Carry their photo album with you and gradually take them to a different class, activity, or facility. Inquire about their career, childhood, and when they started their family.

Also Read:  How Long Do People Live With Dementia?

Before you master redirection, you are going to try and fail countless times.

You need to be patient and keep track of the techniques that work effectively. In the end, when a dementia patient says i want to go home, you’ll master the techniques and your senior will love you.

Assure them of their safety

A senior’s desire to go home is similar to any other person’s desire if they found themselves in an unfamiliar or strange place. You need to reassure them verbally that they are safe.

You can hold them if it’s appropriate as you assure them. The seniors might feel better since they’ll know that someone cares about them.

If they have been transferred to a new place, they need to know that someone cares about them in their new home. And you are the ideal person to do this.

Figure out whether they are feeling happy or isolated

Seniors with dementia may tell you that they want to go home because they are fearful, anxious, depressed, or insecure. Is the senior happy or sad? If they are sad, you need to find out why.

If they don’t want to tell you, consider asking residents or members of staff. Like most people, seniors with dementia can act strangely to the people who are close to them due to a bad day or mood.

Does the individual with dementia talk about going home when people fail to visit them? Ask other people who spend time with the senior to figure things out.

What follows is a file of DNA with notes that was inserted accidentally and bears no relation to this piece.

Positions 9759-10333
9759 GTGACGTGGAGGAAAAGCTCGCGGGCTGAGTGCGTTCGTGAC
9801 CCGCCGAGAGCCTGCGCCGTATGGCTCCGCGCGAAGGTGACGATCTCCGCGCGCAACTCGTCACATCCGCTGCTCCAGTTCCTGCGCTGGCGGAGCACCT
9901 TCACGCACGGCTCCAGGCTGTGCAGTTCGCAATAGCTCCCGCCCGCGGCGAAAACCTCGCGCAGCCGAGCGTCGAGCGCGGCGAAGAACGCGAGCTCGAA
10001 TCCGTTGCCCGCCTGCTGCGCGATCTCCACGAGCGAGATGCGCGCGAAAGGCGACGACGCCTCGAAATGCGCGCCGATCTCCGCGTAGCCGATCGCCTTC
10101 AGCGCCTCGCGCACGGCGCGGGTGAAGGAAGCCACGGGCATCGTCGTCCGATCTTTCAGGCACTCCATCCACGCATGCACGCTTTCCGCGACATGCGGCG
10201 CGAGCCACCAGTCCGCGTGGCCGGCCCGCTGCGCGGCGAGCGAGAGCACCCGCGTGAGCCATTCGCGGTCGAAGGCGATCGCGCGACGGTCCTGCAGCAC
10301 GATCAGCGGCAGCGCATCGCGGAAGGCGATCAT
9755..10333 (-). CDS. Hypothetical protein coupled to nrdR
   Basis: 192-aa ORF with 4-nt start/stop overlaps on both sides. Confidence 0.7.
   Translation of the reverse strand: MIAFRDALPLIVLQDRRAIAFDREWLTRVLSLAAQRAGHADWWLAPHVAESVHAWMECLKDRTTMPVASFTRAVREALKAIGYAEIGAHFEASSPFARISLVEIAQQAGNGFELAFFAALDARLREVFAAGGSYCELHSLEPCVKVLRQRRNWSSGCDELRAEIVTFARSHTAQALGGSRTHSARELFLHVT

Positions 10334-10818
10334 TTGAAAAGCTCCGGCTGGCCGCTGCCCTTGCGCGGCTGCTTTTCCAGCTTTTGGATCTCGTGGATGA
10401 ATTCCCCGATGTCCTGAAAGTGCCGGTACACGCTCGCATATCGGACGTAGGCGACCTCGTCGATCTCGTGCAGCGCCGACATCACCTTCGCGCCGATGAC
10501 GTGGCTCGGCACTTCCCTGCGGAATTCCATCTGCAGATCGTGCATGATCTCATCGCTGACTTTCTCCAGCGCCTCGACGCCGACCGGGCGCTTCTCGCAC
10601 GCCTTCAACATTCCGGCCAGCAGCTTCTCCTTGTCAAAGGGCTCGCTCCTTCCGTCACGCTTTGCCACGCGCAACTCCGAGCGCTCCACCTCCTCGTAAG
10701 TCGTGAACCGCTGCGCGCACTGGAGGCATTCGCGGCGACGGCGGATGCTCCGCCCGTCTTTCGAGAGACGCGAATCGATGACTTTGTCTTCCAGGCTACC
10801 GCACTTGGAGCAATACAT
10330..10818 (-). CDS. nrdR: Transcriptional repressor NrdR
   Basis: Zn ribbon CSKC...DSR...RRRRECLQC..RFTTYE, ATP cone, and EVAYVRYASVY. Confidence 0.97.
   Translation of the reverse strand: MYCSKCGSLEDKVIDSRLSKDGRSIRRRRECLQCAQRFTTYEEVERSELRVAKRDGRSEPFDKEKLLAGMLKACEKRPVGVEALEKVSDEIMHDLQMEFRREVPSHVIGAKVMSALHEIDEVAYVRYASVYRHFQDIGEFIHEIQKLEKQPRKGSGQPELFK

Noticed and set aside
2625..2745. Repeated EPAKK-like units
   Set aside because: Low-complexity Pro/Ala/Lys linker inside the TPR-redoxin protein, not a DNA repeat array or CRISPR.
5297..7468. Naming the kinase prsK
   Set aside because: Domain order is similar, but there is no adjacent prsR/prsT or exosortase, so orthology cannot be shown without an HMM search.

Keep a record

There are specific times during the day when the dementia patient wants to go home. Are there meals, specific noises, or events that trigger this behavior? You need to keep a record to find the common denominator and eliminate it to minimize these cases.

Also Read:  Brief History: When Was Dementia First Discovered

You don’t have to feel guilty

Regardless of what you do, you’ll keep on hearing this plea from seniors with dementia. You might feel hurt and guilty. However, knowing that the home that the senior is referring to no longer exists can help in minimizing these feelings.

Even if you decided to take the person home, it’s highly unlikely that they’ll feel satisfied or remember the home that they’ve been longing for.

At the heart of it, they simply want to go to the home they had decades ago. And not the place that they lived before they were taken to a senior facility.

Do you tell dementia patients the truth?

You don’t have to tell seniors the truth. You need to prepare yourself with acceptance and understanding. This is a common behavior among seniors with dementia that has no permanent solution.

You need to redirect and distract them as much as you can to keep their demands at bay. Remember, the pleas will continue until another behavior or obsession replaces them. All you can strive to do is your best to deal with it effectively.

Now that you’ve learned everything about dealing with a dementia patient who wants to go home, what are you going to try out today to minimize this behavior?